Since its inception in 1944 following World War II, the GI Bill has provided free healthcare, schooling, housing discounts and other perks to men and women who served in the military. In the Internet era, the VA noted the term has been co-opted by dozens of online outfits seeking to capitalize on Web searches for information about veterans' benefits, McClatchey said Wednesday.
By trademarking the term, private businesses won't be legally allowed to use it without the VA's consent, making it more difficult for scam artists to prey on unsuspecting veterans, officials said. Of particular concern were several online for-profit colleges that VA officials said weren't being fully truthful with vets about the benefits to which they're entitled under the GI Bill.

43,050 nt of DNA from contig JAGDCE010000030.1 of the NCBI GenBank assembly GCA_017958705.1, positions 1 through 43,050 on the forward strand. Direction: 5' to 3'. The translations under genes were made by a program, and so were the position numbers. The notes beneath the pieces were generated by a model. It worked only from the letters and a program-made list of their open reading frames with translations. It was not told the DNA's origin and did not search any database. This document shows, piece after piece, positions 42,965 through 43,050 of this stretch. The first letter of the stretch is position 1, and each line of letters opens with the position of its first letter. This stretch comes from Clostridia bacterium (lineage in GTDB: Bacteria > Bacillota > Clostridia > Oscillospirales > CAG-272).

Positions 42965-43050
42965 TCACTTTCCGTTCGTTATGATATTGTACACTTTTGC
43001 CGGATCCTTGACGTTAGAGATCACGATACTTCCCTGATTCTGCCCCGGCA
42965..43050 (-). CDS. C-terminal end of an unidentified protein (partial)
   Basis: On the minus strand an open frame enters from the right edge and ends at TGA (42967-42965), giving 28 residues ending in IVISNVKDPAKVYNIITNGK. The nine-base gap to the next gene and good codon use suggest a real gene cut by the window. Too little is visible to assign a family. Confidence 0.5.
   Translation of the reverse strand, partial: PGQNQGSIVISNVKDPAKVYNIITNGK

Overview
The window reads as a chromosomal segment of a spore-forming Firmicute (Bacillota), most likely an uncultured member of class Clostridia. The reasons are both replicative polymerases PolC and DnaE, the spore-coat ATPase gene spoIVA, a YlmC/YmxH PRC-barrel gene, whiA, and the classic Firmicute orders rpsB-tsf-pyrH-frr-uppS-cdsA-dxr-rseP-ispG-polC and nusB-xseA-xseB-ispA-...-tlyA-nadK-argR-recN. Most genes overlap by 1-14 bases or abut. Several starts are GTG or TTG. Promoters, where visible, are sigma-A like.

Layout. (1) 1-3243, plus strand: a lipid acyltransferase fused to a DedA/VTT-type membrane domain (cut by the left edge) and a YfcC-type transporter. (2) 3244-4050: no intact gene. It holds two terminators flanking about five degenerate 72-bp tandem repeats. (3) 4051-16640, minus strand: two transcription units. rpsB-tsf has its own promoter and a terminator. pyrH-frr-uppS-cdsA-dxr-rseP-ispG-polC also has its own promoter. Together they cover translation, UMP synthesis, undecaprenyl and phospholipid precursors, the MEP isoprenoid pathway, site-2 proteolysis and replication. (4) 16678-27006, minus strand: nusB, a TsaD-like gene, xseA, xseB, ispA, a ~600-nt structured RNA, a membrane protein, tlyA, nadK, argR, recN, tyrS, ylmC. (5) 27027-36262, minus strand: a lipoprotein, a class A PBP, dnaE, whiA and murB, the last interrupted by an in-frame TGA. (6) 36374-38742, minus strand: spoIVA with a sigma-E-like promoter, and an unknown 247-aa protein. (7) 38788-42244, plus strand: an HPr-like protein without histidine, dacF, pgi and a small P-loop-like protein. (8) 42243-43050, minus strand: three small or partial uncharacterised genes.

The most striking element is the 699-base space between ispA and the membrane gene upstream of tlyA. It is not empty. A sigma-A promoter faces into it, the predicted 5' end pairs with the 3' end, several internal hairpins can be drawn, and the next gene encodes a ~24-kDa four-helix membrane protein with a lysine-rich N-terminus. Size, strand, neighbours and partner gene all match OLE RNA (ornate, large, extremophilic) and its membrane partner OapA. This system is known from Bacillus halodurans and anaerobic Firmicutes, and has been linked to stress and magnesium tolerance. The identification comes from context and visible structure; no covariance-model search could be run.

"We will continue to support our veterans by helping them obtain the best education of their choosing -- a right for which they have bravely served, and which they have truly earned," Secretary of Veterans Affairs Eric Shinseki said in a statement Monday announcing the trademark. "We all want veterans to be informed consumers in their educational pursuit."
The federal government has trademarked other phrases, such as "Social Security" and "Medicare," McClatchey said.
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